Explanation 1: It's those hormones again
It's not difficult to find the culprits on a biochemical level: hormones. When there isn't much light around, the sleep hormone melatonin is produced in greater quantities. It makes us lethargic and tired. By contrast, the happiness hormone serotonin creates a good mood and suppresses the appetite. It is found in lower levels during the dark winter months. That's why we tend to be more despondent and have a particular craving for chocolate during winter.
Solution 1 A: Let there be light!
If you want to have a positive influence on your hormone levels, you should make sure you get enough light. There are various options for this: special light therapy lamps, coffee on the balcony or a walk during your lunch break. Even when the sky is cloudy, it is always lighter outside than it is inside. And if you want to flee those oppressive stratus clouds, you should jump on a train and treat yourself to a sunny day in the mountains.
Solution 1 B: Watch your dietDiet plays a big role if you want to remain slim and healthy in winter too. Satisfy your craving for something sweet with fruit rather than a monster packet of candy. Treat yourself to three portions of vegetables and two of fruit each day – "five a day". One portion corresponds to a handful. Combine them as you wish and with as much variety as possible, as every type of fruit and vegetable has different things that do our body good.
Explanation 2: Lazy bones are unhappy
Swimming, tennis, hiking: there are many sports that are especially fun in the summer. But when it's raining outside or the north wind chills you to the bone, it's tempting to creep beside the fire. But heavy eating and a lack of exercise make you tired and lacking in motivation. Moreover, gaining two or three kilos this way doesn't make you feel any better. You may suffer from headache or backache too: a real vicious circle.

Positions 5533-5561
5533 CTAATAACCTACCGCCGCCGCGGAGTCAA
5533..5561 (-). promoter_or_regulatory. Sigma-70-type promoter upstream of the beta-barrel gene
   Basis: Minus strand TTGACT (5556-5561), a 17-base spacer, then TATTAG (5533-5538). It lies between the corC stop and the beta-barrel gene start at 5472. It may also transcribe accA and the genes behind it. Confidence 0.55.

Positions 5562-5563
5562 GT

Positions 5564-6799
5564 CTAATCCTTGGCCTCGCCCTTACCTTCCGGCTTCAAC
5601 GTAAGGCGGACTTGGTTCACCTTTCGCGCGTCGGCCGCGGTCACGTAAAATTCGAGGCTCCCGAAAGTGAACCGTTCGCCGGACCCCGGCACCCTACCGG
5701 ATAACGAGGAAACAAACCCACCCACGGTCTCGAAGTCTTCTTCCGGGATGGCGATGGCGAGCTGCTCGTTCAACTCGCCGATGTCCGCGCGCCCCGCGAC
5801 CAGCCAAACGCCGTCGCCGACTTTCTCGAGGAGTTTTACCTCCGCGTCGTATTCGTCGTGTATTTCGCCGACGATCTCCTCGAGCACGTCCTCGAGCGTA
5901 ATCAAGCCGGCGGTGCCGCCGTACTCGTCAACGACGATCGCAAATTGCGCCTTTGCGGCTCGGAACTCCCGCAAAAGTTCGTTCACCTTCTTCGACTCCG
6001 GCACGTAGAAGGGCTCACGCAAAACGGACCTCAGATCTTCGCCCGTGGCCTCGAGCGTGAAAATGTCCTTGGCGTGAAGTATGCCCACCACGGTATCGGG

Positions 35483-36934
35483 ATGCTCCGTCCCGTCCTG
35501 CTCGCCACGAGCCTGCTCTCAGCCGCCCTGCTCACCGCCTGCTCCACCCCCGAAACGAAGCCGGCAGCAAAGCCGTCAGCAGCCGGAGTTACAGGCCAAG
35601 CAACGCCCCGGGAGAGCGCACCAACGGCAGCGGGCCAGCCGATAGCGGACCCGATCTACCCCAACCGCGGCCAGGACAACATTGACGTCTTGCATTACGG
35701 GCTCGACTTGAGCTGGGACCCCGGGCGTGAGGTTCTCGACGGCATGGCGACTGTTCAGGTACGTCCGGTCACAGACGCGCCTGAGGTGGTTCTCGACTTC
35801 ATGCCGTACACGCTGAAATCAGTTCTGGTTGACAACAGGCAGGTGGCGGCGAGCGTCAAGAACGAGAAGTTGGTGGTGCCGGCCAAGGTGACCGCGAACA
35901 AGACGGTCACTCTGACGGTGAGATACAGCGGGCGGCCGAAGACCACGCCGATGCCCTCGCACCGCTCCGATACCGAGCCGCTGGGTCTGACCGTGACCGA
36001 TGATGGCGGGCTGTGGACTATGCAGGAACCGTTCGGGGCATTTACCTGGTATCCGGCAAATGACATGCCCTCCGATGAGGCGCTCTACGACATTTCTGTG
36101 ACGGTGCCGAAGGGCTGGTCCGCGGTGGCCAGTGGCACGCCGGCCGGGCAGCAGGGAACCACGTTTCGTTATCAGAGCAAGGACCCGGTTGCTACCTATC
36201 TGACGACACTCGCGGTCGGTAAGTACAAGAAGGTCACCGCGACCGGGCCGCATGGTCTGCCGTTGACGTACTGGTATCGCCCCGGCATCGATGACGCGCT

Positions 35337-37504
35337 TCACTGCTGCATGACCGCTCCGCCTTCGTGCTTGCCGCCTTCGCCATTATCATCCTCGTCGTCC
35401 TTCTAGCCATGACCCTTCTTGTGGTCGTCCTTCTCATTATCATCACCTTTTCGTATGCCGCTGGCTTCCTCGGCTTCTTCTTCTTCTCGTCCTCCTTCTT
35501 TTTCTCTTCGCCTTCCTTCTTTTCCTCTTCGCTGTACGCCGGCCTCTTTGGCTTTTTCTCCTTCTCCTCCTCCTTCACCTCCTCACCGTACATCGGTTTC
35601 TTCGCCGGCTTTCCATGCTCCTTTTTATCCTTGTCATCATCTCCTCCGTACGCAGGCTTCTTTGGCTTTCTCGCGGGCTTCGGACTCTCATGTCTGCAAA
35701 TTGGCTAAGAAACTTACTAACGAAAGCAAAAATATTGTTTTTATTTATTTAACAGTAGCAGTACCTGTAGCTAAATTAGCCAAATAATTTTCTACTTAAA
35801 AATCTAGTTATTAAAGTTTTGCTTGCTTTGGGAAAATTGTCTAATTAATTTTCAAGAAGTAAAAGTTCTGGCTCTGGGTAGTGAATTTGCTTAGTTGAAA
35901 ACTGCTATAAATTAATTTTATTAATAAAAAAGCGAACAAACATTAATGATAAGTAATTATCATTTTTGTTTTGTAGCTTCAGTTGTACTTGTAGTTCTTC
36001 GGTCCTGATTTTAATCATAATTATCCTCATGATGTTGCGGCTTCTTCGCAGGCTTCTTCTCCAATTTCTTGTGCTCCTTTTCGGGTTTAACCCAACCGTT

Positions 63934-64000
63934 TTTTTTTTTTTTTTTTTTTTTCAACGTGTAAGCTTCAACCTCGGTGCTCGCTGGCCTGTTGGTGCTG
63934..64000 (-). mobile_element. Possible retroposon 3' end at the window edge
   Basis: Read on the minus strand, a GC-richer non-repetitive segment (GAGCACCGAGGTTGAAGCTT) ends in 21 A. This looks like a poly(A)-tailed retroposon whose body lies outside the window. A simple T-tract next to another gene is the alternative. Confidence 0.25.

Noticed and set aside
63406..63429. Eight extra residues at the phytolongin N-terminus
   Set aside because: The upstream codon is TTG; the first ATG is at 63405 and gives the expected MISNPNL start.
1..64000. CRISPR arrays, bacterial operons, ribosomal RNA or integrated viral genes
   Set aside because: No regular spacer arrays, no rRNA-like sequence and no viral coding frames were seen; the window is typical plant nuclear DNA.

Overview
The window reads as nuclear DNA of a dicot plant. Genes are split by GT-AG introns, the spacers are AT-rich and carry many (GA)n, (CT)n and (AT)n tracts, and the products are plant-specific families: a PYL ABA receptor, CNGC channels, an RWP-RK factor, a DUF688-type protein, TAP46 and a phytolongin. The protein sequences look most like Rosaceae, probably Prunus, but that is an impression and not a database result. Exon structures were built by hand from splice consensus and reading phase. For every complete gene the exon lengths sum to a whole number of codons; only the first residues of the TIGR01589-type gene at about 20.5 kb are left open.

Solution 2: Keep moving!
Everyone knows that regular exercise is extremely important for health, gets the circulation going and makes us perform better. Less known is the fact that sport also lifts your spirits. It doesn't always have to be jogging; a Zumba class, ice skating or a lap of the Zurich Vita circuit also improves your mood considerably. Small but realistic steps are better than elaborate plans for high achievement: for instance, get out one station earlier on your way to work or fetch your wholemeal bread by bike on a Sunday.
Explanation 3: The primeval man in us all
For hundreds of thousands of years humans were hunter-gatherers. Then for around 10,000 years they were almost exclusively farmers. This genetic inheritance still affects us all. Thousands of generations before us have followed the rhythm of nature and the seasons, rising and going to sleep with the sun. When it was warm, they were active and lively. But winter was always the time to be together, tell stories by the fire and remember the past.
Solution 3: Accept your heritage
In winter, ensure a balanced relationship between demands and relaxation and get enough sleep at times that are as constant as possible. Do not, however, retreat into your bear cave too much; instead, organize some cozy time with friends and colleagues over a games evening, a film or brunch. It might also be the right time to keep a diary, design a photo book or finally visit the museum. It is important to organize miniature highlights in your everyday life to ensure that a depressed mood doesn't become a permanent state. With a weekly agenda you will create structure in your day-to-day existence and make sure that sport and social contact become more than just good intentions.
When a bad mood becomes depression
Typical symptoms of the winter blues
- Lack of energy and drive
- Changeable moods
- Despondent mood
- Social withdrawal
- Tiredness – despite regular sleep
- Voracious appetite